Don’t miss these 5 factors at your next product demo

Product demos can make or break your business, especially in the technology space.

If you ever thought that delivering a sales pitch with a presentation needed work, adding a demo takes it to a whole other level. Very often, a product demo follows an eloquent sales presentation. The sales/business development team would have just thrown everything except the kitchen sink at the customer and guess what, the demonstration is the kitchen sink!

If product demos are part of your sales process, then here are 5 tips to help you deliver an awesome demo to knock everyone’s socks off.

Get the right person

Who should be delivering the demonstration?

Too often, we see an engineering/QA team member thrust into the spotlight to deliver the all-important demonstration. However, these team members chose their profession because they didn’t want to be in the limelight and they usually do not have the stomach for the pressures of client handling. Therefore, this is the wrong person to use for your demonstrations!

A demo should always be delivered by the sales team. This is non-negotiable. The sales team should have the confidence, knowledge and competence to walkthrough the product and showcase its features and value to the client. If the sales team is not able to do so, it points to a deeper challenge in that your sales team may not fully appreciate what your product does and this could be holding them back in their sales capacity.

Plan everything

Usually, when you prepare for a demonstration, you have a sense of what you are going to be doing. You know what you will click, which pages will load and what you need to do on each page.

However, very often we forget to plan the little things. When doing a demonstration, it needs to go like clockwork (or it should seem so to your customer). Every awkward pause, every silent moment is a loaded statement to your customer that the product is not easy to use or something is wrong (and they should not buy).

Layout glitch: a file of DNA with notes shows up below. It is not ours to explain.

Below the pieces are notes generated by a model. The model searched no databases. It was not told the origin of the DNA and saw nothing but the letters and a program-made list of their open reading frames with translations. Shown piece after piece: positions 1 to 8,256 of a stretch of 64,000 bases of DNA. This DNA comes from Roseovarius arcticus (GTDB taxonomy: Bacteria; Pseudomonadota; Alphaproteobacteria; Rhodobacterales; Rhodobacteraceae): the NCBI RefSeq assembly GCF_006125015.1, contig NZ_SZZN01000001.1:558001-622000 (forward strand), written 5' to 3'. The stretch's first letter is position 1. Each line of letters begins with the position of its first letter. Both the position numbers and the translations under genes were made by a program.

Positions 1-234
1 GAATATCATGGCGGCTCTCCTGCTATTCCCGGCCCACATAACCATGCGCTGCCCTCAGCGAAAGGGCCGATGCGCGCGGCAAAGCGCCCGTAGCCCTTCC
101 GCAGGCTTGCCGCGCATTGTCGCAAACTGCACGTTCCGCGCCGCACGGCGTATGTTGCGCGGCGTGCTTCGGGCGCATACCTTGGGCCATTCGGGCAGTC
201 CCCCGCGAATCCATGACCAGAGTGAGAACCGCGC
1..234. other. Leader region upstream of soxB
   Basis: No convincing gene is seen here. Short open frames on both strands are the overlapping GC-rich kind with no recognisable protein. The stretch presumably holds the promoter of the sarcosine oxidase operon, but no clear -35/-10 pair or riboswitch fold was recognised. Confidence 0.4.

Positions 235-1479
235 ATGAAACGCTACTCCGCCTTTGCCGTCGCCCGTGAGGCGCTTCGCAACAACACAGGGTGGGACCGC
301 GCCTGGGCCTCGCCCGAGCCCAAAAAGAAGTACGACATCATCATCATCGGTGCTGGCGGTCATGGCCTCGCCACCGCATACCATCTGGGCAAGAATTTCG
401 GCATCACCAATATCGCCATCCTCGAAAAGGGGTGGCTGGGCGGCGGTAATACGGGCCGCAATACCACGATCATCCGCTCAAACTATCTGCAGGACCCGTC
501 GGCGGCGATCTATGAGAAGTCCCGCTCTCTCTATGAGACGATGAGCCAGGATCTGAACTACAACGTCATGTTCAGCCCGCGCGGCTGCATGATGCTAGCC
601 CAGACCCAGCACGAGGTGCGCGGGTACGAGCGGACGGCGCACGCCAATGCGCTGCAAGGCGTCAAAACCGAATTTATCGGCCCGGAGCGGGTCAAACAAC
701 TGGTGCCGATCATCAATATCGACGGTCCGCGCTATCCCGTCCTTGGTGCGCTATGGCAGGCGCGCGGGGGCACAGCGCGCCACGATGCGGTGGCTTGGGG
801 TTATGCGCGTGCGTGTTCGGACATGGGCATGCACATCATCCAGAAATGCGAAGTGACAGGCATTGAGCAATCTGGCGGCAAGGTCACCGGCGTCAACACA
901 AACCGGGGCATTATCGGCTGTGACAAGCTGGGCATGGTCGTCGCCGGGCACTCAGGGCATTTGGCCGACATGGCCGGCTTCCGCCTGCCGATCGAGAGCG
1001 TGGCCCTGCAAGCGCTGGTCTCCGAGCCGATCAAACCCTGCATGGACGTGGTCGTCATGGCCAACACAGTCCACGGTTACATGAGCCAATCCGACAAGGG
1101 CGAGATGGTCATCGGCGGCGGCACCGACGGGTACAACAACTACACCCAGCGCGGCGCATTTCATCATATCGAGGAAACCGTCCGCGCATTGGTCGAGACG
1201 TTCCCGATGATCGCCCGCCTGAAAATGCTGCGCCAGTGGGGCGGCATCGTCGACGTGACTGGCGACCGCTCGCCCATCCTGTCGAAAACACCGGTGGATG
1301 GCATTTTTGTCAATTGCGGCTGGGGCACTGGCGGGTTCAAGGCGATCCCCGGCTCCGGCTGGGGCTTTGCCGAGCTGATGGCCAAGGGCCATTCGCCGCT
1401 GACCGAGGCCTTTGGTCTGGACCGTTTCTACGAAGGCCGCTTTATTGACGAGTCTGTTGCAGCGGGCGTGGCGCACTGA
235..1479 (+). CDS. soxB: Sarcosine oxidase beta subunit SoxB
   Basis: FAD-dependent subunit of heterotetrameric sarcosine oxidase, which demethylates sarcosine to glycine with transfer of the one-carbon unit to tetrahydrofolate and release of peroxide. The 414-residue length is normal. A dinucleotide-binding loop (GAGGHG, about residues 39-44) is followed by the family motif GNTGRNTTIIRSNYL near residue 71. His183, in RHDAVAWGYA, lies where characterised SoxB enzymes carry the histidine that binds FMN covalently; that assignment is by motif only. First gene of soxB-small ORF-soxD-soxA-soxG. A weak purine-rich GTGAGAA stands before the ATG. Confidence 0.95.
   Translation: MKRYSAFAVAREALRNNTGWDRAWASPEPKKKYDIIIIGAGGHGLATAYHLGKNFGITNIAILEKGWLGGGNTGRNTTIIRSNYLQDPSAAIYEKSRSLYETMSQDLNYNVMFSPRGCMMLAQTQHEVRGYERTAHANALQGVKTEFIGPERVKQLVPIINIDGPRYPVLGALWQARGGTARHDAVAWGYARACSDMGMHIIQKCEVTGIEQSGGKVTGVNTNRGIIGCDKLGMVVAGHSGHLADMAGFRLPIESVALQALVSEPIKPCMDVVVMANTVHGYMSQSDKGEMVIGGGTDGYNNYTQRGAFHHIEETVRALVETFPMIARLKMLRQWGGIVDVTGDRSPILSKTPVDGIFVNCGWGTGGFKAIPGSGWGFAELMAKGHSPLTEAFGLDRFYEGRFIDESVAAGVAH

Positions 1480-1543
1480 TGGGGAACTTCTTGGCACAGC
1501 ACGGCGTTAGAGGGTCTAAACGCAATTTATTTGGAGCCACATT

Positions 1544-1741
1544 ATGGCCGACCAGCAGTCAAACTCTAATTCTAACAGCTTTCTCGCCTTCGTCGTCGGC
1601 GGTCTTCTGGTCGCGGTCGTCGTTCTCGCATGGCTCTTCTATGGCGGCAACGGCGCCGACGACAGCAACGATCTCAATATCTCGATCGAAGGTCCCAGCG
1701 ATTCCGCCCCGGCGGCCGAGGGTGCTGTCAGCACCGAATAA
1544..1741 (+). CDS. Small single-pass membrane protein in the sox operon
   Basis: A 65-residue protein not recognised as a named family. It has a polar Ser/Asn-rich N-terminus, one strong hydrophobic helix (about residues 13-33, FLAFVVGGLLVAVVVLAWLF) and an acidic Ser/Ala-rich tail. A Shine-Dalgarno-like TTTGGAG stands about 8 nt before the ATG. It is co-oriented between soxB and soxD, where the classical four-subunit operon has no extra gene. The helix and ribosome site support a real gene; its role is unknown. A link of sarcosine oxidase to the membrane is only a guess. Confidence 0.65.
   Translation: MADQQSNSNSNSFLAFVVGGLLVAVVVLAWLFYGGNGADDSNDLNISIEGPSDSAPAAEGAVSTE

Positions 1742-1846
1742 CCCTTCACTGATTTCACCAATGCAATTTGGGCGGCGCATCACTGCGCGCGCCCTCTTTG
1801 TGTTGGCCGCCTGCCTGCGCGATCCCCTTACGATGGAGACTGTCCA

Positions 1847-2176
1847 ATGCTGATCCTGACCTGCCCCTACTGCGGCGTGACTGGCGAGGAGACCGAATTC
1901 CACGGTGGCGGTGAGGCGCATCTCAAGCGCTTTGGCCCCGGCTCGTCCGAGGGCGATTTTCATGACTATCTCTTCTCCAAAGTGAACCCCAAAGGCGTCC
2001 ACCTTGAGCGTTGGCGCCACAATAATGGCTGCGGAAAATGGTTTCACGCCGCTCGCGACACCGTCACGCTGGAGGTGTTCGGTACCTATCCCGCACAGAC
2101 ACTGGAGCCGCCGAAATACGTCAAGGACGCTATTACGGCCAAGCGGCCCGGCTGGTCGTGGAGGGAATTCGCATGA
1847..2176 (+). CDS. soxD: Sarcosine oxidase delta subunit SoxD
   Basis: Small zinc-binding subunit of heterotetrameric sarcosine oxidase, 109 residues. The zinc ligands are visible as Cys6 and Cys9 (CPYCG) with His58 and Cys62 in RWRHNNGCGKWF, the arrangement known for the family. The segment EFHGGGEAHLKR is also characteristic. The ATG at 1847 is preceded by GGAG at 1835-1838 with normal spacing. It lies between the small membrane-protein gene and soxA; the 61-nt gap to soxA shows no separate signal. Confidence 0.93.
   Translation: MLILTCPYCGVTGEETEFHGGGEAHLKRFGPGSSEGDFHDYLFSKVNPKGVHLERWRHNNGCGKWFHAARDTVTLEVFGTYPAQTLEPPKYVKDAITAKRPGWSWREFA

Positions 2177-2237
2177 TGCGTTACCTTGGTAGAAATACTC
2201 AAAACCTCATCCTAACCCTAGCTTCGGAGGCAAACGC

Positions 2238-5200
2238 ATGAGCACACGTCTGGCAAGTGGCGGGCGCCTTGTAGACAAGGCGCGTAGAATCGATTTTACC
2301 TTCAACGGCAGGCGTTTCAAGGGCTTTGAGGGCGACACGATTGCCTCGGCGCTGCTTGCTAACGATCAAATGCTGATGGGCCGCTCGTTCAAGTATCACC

Therefore, next time when you are preparing, try to plan everything down to the smallest detail. If your demonstration involves filling out an online registration form, ahead of time decide on what name you are going to use, what phone number, whose email, etc. And when you practice make sure to use the same! This ensures your system won’t throw out an error message when you type in the text, and you can flow through the demo so seamlessly that your customer will feel confident the product is easy to use.

Tailor the demonstration 

Never walk into a demonstration with a generic or an unrelated scenario. If you are selling an ERP solution to a construction firm, don’t use examples of a grocer. Your customer is paying you to tell her the solution to her problem, not the grocer’s.

Narrate the mundane

Most product demos become awkward because of the long silences during the demonstration. Having an on-going commentary of what you are doing keeps the audience engaged.

If your system is taking time to return a result or load the next page, explain what is happening in the backend. For example, you could explain that the system has now sent the customer code to the database, and the database is searching through the records and identifying all the transactions that are related to this particular customer and will then be sending back the complete list.

At the same time keep in mind, you do not need to keep a narrative going for the entire duration. Silences are okay, what you do not want is the customer to think that ‘something unexpected is happening’.

Prepare for the unexpected

Unfortunately, no matter how much you prepare, Murphy’s Law may just kick in at the wrong moment to ruin your demonstration. It is important to decide ahead of time what your catch-all statement would be to excuse the issue.

A catch-all statement is something you can say to buy time or pardon an error that has taken place and, if required, restart or postpone the demonstration. Now, I am not advocating that you should lie or try to hoodwink the customer but if an unusual number of issues keep arising, it may be considerate to tell the client that something is not right and reschedule – saving the clients time and giving you an opportunity to make a better impression next time.

It is important to remember that demonstrations are usually the last element of proof a customer needs before agreeing to invest in your product. Therefore, being lazy with your preparation could hurt you badly in the wallet.

Hope you find these pointers helpful when you deliver your next demonstration!

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